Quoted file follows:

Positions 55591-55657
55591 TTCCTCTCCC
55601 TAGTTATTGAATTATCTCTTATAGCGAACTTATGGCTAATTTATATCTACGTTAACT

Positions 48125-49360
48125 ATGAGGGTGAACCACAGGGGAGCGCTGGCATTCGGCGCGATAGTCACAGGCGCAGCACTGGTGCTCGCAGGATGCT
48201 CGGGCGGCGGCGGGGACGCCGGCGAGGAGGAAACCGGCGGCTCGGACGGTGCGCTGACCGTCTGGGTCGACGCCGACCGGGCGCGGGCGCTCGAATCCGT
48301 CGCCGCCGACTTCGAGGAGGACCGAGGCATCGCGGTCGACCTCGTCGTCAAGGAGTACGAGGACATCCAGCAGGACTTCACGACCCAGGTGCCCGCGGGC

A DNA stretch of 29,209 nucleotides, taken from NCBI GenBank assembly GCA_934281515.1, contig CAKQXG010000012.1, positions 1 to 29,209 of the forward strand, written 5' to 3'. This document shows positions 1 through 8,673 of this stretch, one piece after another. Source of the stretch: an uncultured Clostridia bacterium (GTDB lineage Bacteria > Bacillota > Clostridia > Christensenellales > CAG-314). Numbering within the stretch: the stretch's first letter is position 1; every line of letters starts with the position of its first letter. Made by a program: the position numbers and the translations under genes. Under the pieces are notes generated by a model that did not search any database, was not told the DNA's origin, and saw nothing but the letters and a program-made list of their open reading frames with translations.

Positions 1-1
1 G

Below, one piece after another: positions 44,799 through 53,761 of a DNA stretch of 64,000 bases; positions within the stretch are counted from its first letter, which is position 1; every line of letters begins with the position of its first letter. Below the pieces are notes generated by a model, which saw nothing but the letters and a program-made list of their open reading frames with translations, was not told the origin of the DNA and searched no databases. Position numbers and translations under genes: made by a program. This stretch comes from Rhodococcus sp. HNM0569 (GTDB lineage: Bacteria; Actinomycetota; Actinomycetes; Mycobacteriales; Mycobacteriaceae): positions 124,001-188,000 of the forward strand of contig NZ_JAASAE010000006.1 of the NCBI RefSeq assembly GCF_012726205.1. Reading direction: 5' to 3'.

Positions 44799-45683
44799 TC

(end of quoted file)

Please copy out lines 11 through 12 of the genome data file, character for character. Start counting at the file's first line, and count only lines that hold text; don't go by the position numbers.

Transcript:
Below, one piece after another: positions 44,799 through 53,761 of a DNA stretch of 64,000 bases; positions within the stretch are counted from its first letter, which is position 1; every line of letters begins with the position of its first letter. Below the pieces are notes generated by a model, which saw nothing but the letters and a program-made list of their open reading frames with translations, was not told the origin of the DNA and searched no databases. Position numbers and translations under genes: made by a program. This stretch comes from Rhodococcus sp. HNM0569 (GTDB lineage: Bacteria; Actinomycetota; Actinomycetes; Mycobacteriales; Mycobacteriaceae): positions 124,001-188,000 of the forward strand of contig NZ_JAASAE010000006.1 of the NCBI RefSeq assembly GCF_012726205.1. Reading direction: 5' to 3'.

Positions 44799-45683